Want some ideas for that year off after secondary school which you are now convinced you should take (mentioned in our previous column)? This article is about those experiences money can’t buy: the volunteer experience. Given the fact that volunteering is hard, unpaid, often more than full-time work, how do organisations manage to get volunteers? For high school graduates, a very practical reason for volunteering is that institutions of tertiary education, especially those in North America and Europe, are looking for more than just high grades on a transcript. The reality is all their applicants have high grades. College or university applicants who can show a range of experiences and who appear to be well-rounded, have a better chance of being admitted because they stand out. Plus, they probably also are a better risk: more likely to be able to cope with living on their own, better able to deal with the stress of tertiary education, more motivated because they have a clearer idea of their life goals. So these are the students who will most likely do better academically, complete the degree and make a name for themselves and the university.
At the University of Toronto, for instance, students regularly participate in experiences outside of the university and outside of formal classes. Students may participate in work projects abroad and engage in research projects with very practical applications or travel to remote areas of the country to work with under-resourced populations. These experiences are usually connected to their area of study and may influence their choice of graduate study programmes or the kind of work which they choose to do after graduation. Applicants who have shown that kind of initiative and interest even before entering university clearly fit the profile of a type of student which the University of Toronto prefers. This is another reason for volunteering: the chance to participate in work which would never otherwise be available to you. Options are limited for secondary school graduates with no other qualifications. When you choose to volunteer, on the other hand, there’s almost no limit to what you can do. So in exchange for your work and your time, you learn skills and have experiences which would normally be out of your reach.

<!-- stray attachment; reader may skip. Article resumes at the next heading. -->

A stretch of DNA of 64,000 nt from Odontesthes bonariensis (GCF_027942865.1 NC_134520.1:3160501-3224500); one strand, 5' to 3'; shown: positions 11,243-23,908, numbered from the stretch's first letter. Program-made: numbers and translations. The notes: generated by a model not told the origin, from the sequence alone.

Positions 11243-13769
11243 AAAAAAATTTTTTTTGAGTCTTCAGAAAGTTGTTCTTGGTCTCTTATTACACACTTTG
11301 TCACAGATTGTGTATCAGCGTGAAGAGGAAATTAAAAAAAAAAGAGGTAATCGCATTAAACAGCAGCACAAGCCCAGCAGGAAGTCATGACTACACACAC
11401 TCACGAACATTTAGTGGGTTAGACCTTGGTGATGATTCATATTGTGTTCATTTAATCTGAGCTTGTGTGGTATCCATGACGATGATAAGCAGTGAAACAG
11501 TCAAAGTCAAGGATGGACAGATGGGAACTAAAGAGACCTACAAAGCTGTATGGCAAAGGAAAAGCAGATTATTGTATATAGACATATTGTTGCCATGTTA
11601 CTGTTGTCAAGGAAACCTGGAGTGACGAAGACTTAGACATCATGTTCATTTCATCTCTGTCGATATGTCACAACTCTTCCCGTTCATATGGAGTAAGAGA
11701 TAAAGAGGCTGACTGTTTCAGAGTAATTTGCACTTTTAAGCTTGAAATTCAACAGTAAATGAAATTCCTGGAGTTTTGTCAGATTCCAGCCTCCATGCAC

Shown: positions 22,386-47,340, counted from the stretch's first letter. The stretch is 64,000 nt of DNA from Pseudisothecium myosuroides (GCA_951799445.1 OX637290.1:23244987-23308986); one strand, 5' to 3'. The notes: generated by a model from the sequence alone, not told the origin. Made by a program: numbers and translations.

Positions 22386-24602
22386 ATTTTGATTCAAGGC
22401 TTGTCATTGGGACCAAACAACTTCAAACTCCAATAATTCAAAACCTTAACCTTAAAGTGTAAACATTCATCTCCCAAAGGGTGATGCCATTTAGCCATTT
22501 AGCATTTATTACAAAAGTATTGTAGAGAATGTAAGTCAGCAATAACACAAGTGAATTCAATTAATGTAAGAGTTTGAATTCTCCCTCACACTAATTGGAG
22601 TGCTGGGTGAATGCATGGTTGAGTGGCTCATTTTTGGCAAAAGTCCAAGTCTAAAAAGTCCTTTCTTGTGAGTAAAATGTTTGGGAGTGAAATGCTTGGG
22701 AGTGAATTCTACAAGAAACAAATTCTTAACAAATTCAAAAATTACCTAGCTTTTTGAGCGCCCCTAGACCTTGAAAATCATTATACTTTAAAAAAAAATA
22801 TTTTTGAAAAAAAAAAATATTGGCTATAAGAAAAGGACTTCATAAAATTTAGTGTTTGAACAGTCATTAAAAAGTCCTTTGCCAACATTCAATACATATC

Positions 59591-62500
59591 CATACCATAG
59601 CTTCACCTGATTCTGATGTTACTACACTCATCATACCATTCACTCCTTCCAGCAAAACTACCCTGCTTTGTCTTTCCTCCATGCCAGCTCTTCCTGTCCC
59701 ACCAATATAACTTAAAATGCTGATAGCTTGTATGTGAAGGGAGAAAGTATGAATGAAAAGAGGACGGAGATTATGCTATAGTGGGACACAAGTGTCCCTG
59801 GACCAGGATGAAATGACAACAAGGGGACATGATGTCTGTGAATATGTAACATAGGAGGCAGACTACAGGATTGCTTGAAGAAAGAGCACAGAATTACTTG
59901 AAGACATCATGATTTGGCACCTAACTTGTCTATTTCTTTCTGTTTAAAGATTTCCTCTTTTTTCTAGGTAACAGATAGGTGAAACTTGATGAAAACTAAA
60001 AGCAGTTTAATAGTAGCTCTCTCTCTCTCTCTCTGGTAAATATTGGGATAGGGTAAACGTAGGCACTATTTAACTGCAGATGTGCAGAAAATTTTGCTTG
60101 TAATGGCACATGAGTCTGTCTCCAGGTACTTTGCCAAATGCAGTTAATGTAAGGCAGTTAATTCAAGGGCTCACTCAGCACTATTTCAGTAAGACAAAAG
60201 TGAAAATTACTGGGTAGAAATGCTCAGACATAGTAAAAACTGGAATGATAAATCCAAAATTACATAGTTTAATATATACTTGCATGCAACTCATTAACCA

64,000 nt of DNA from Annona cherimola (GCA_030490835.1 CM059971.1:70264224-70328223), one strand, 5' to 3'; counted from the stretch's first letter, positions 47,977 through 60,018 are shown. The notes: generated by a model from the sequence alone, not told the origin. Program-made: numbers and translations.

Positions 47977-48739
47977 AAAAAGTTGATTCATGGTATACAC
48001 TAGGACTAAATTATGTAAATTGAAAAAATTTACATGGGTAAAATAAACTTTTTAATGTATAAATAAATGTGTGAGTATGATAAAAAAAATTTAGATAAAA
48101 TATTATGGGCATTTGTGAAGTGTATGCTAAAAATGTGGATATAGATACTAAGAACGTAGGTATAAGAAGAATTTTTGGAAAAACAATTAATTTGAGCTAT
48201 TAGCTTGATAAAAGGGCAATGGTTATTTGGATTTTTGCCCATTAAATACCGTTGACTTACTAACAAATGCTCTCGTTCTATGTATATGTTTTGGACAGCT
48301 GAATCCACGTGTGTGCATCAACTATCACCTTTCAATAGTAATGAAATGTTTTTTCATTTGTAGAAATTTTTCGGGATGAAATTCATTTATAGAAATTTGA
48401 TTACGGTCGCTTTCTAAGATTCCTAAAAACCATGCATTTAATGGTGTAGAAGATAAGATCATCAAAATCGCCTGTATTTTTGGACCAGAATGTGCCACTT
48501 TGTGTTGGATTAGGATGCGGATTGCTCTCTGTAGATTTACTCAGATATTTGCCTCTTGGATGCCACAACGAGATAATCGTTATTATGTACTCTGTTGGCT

Try to find experiences which are unique to Trinidad and Tobago, which can’t be matched elsewhere (like turtle-watching, for example). During turtle nesting season, there’s a need for volunteers to patrol the beaches to ensure the turtles’ safety while they make nests and bury their eggs, and to ensure that no-one interferes with the nests and eggs thereafter. There are miles and miles of beach to be patrolled and not many people to do the job. And how many places in the world are there where leatherback turtles nest? What about manatees? Native to these waters and those off the coast of Florida, but not found elsewhere, we believe. There’s a manatee conservation effort in Trinidad, very discreet so as not to attract the attention of any hunters. But it does exist and for anyone interested in marine biology, it’s a rare opportunity. Since we’re in the water already, what about the Caroni Swamp? Mangroves, wetlands, home to the scarlet ibis and site of uncounted CXC Biology field trips. It’s an invaluable resource for those interested in the environment. Our mangroves are important wetland resources and this has been recognised internationally. Find an environmental group which is working with these or doing research on them and participate. These are just a few of the local opportunities. There are regional opportunities as well, with organisations which work throughout the islands. Volunteering really takes you outside the box and outside the box is a great place to live.